W. Galen Weston, the patriarch of a retail and food empire that spans the Atlantic, has died at 80.
Weston’s family announced his death on Tuesday, saying in a statement that he died “peacefully at home after a long illness faced with courage and dignity.”
The retail magnate was one of Canada’s wealthiest people, having amassed a net worth of $10.7 billion, according to the Bloomberg Billionaires Index.
Weston was the third generation of his family to run George Weston Limited, which started as a commercial food operation in Canada but expanded over decades to include Canadian grocery business Loblaw and real estate firm Choice Properties. The family also controls British high-end department store chain Selfridges and discount retailer Primark.
“The luxury retail industry has lost a great visionary. His energy electrified those of us who were lucky enough to work alongside him to reimagine what customer experience could be,” his daughter, Alannah Weston, who is the chairman of Selfridges Group, said in a statement.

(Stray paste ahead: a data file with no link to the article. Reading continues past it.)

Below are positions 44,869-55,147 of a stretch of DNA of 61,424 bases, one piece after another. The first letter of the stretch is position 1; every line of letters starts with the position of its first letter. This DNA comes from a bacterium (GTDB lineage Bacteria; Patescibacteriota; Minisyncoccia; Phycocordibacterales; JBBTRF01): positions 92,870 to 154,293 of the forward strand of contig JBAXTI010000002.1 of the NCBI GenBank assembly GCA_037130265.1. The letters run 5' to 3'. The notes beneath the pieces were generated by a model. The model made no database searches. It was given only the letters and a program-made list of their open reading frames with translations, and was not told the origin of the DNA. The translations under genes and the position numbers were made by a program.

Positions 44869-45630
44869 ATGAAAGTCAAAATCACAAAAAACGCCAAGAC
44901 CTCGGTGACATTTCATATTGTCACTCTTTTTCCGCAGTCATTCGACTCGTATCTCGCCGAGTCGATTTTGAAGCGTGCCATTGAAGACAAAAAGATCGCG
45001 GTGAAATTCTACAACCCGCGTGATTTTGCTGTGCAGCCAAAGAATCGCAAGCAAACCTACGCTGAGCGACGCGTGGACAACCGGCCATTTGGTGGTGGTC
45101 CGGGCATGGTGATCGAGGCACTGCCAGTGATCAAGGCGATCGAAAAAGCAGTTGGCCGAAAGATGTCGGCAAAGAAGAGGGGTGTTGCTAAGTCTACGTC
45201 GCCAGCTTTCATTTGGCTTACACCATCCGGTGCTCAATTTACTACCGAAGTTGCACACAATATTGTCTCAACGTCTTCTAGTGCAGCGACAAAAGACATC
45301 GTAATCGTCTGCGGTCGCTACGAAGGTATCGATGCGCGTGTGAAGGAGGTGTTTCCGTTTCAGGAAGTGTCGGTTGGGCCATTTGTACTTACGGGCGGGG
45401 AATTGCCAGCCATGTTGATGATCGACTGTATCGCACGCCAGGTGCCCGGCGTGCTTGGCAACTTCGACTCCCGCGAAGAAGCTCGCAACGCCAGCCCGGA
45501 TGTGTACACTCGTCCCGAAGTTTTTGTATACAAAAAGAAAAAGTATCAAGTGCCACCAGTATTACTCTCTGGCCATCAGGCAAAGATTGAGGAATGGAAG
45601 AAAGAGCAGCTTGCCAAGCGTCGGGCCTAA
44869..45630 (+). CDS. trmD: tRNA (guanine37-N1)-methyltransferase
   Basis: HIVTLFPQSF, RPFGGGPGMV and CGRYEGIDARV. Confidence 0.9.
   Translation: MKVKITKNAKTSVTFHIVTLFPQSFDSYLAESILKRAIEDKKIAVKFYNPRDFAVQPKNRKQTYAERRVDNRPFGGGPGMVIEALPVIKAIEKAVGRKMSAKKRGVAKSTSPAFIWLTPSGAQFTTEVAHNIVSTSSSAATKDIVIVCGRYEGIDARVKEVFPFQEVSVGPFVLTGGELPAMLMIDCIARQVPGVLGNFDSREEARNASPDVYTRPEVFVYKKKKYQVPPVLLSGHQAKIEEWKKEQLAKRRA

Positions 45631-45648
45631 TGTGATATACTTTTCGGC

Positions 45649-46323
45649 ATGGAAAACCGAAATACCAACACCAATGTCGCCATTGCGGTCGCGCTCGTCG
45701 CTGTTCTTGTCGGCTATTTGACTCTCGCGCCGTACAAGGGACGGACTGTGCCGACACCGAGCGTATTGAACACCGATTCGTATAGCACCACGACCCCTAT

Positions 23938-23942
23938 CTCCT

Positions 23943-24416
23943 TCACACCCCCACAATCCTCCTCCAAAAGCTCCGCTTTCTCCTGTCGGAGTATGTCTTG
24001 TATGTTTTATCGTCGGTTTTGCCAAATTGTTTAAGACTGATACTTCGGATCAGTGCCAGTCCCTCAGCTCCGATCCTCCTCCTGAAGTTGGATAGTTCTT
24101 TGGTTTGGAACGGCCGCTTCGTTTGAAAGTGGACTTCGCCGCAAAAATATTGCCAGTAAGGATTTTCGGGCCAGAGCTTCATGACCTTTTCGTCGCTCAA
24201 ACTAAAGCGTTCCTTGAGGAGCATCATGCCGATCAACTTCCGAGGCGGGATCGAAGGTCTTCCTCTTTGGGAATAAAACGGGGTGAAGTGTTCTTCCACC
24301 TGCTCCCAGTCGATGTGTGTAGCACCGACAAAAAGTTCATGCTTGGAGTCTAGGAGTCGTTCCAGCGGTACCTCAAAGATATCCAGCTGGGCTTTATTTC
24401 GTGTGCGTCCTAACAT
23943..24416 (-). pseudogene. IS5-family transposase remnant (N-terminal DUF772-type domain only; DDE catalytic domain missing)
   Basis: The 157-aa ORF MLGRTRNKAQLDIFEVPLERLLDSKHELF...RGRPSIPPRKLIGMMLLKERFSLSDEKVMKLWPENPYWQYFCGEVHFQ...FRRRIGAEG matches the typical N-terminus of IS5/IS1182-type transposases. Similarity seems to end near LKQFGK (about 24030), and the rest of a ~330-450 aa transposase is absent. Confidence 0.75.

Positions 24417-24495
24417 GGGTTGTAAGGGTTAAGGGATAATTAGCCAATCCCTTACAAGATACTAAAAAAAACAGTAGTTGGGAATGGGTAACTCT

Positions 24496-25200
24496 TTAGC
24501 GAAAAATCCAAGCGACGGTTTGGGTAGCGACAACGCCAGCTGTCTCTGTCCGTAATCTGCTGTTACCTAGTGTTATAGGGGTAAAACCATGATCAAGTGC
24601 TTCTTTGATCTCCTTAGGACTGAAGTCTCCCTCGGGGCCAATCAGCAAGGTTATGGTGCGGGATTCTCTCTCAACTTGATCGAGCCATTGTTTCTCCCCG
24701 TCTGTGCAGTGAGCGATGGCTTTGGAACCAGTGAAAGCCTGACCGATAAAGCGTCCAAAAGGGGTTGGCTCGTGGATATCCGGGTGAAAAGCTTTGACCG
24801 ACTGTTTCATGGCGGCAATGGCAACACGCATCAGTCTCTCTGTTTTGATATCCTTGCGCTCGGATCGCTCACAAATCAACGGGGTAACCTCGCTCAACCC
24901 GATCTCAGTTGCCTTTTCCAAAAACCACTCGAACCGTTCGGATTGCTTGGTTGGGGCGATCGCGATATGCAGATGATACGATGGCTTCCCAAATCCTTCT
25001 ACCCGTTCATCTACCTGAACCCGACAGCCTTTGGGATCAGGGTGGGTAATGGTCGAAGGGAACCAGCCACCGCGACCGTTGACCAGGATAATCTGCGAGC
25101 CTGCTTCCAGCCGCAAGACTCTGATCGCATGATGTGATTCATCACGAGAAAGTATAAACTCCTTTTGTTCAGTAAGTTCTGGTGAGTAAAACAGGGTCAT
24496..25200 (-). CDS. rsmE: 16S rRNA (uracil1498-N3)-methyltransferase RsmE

The entrepreneur was also close to the British royal family. Prince Charles, the heir to the throne, was a polo partner and friend, the New York Times reported in 2007.
In 1983, Weston was the target of an attempted kidnapping in Ireland. Police sources told the New York Times after the plot was foiled that the Provisional Irish Republican Army was behind the attempt.
Weston retired as chairman of George Weston Limited in 2016 to devote more time to his philanthropic endeavors. He was married to his wife, Hilary Weston, for 55 years.
“My father’s greatest gift was inspiring those around him to achieve more than they thought possible. In our business and in his life he built a legacy of extraordinary accomplishment and joy,” his son, Galen G. Weston, chairman and CEO of George Weston Limited, said in a statement.